Could Bitcoin's price rise from $100 to $1000 be the work of ONE mysterious person?

In a paper published by Science Direct, researchers Neil Gandal, JT Hamrick, Tyler Moore, and Tali Oberman outline their belief that the USD/BTC exchange rate rose from $150 to $1000 - though the actions of a single person over a 60 day period.

The abstract summary of their finding reads:

"To its proponents, the cryptocurrency Bitcoin offers the potential to disrupt payment systems and traditional currencies. It has also been subject to security breaches and wild price fluctuations. This paper identifies and analyzes the impact of suspicious trading activity on the Mt. Gox Bitcoin currency exchange, in which approximately 600,000 bitcoins (BTC) valued at $188 million were fraudulently acquired. During both periods, the USD-BTC exchange rate rose by an average of four percent on days when suspicious trades took place, compared to a slight decline on days without suspicious activity. Based on rigorous analysis with extensive robustness checks, the paper demonstrates that the suspicious trading activity likely caused the unprecedented spike in the USD-BTC exchange rate in late 2013, when the rate jumped from around $150 to more than $1,000 in two months."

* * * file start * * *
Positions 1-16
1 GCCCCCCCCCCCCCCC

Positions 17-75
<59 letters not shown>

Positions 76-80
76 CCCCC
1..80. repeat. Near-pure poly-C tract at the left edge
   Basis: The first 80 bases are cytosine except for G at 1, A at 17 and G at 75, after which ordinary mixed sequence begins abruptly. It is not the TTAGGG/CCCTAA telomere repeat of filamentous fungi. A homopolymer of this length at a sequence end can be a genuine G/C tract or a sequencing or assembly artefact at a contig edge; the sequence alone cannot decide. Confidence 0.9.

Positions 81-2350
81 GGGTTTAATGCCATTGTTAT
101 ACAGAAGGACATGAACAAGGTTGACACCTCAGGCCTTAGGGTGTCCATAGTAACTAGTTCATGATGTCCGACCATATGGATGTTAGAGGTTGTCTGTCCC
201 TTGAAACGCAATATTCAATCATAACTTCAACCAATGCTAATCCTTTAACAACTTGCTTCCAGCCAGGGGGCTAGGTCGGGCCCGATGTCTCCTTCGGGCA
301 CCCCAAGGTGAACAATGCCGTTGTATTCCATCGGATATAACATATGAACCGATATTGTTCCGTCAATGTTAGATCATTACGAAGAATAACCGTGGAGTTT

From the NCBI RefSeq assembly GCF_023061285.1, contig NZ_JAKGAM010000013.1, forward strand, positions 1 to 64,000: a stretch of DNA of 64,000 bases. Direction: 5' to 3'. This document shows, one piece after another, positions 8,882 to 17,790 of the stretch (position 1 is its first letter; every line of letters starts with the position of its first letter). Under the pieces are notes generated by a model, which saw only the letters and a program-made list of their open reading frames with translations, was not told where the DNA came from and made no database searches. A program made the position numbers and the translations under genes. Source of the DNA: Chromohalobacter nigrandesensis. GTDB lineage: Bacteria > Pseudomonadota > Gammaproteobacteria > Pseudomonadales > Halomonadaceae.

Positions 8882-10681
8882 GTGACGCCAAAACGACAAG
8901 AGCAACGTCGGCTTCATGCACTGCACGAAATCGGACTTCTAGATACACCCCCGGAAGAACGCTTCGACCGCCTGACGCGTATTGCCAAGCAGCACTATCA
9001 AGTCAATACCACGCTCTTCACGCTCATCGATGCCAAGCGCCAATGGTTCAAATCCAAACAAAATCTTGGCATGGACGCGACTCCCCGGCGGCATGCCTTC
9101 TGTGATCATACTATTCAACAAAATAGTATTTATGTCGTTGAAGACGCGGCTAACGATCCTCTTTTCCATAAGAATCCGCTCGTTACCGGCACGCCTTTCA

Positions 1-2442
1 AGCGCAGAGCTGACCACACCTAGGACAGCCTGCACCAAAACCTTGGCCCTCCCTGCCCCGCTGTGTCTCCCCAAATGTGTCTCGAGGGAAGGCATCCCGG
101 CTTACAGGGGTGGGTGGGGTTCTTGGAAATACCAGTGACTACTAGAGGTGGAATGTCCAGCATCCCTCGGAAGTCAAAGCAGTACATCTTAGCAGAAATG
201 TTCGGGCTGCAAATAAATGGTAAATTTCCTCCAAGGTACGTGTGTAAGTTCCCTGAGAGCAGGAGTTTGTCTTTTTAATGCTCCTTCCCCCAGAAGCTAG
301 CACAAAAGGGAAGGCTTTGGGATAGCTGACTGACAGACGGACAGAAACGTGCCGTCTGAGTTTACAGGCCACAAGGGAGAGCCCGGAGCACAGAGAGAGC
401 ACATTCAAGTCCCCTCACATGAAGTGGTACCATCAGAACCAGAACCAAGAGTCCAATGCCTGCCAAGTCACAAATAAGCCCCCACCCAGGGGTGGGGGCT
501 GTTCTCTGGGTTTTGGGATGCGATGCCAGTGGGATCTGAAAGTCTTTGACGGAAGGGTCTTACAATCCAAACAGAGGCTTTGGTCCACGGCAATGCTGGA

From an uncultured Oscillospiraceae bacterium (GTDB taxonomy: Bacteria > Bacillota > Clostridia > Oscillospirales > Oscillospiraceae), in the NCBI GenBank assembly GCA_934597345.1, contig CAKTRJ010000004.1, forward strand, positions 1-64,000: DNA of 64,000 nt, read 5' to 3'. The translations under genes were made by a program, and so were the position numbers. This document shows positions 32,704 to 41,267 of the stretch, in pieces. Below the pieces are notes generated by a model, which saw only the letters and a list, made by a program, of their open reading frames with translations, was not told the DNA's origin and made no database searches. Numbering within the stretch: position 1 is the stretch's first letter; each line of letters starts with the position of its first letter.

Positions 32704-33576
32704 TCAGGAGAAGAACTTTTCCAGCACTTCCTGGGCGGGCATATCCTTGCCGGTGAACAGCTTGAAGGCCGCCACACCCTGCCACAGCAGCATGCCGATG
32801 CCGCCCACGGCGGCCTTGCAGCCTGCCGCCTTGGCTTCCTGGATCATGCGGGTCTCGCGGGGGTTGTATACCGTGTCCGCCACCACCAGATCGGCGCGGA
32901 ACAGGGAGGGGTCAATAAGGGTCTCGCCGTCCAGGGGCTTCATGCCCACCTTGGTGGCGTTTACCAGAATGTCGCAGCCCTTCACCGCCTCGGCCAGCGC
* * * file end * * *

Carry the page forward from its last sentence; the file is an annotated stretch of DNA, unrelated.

They claim two trading bots did the footwork, named in their paper "Markus" and "Willey" - making fake trades and driving up the price, all while the owner of Mt.Gox was covering up that they had been hacked (That story here) making concealment of their activity especially easy.

You can read their full research paper here.

Author: Oliver Redding
Seattle News Desk